How to Recognize When to Go Home

Most programmers are good programmers, and good programmers want to get a lot done. To do that, they have to manage their time effectively. There is a certain amount of mental inertia associated with getting warmed-up to a problem and deeply involved in it. Many programmers find they work best when they have long, uninterrupted blocks of time in which to get warmed-up and concentrate. However, people must sleep and perform other duties. Each person needs to find a way to satisfy both their human rhythm and their work rhythm. Each programmer needs to do whatever it takes to procure efficient work periods, such as reserving certain days in which you will attend only the most critical meetings.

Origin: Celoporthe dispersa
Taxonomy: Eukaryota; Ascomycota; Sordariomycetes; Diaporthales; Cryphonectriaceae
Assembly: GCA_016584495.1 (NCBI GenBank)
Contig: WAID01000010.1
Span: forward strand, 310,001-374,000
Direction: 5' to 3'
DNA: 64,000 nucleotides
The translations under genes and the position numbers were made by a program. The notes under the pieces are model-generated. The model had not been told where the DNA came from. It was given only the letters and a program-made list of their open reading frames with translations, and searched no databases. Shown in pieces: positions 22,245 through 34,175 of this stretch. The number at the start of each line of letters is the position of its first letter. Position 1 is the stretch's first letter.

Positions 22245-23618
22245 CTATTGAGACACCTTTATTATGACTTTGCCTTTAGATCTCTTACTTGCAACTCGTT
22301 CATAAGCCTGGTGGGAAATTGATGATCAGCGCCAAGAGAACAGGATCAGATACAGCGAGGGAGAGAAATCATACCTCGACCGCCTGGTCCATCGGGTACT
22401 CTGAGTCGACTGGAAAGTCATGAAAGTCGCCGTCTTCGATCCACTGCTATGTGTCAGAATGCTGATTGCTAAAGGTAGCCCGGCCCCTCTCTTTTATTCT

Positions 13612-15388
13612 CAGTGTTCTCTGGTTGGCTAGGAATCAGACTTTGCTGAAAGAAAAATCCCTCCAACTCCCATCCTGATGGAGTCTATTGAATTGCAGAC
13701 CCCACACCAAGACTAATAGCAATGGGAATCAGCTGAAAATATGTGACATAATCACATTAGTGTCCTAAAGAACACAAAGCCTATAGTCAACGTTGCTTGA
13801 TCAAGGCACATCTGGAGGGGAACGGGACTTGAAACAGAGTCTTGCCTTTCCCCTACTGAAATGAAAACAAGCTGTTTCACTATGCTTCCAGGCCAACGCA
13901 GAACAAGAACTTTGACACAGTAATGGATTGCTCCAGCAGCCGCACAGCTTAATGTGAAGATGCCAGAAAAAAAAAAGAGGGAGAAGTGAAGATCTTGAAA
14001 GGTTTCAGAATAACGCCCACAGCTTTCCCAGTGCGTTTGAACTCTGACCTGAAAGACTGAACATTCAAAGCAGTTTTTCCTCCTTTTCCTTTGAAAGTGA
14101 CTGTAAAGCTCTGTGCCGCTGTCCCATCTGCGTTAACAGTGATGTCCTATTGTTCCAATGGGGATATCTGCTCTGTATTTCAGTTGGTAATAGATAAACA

Since I have children, I try to spend evenings with them sometimes. The rhythm that works best for me is to work a very long day, sleep in the office or near the office (I have a long commute from home to work) then go home early enough the next day to spend time with my children before they go to bed. I am not comfortable with this, but it is the best compromise I have been able to work out. Go home if you have a contagious disease. You should go home if you are thinking suicidal thoughts. You should take a break or go home if you think homicidal thoughts for more than a few seconds. You should send someone home if they show serious mental malfunctioning or signs of mental illness beyond mild depression. If you are tempted to be dishonest or deceptive in a way that you normally are not due to fatigue, you should take a break. Don’t use cocaine or amphetamines to combat fatigue. Don’t abuse caffeine.

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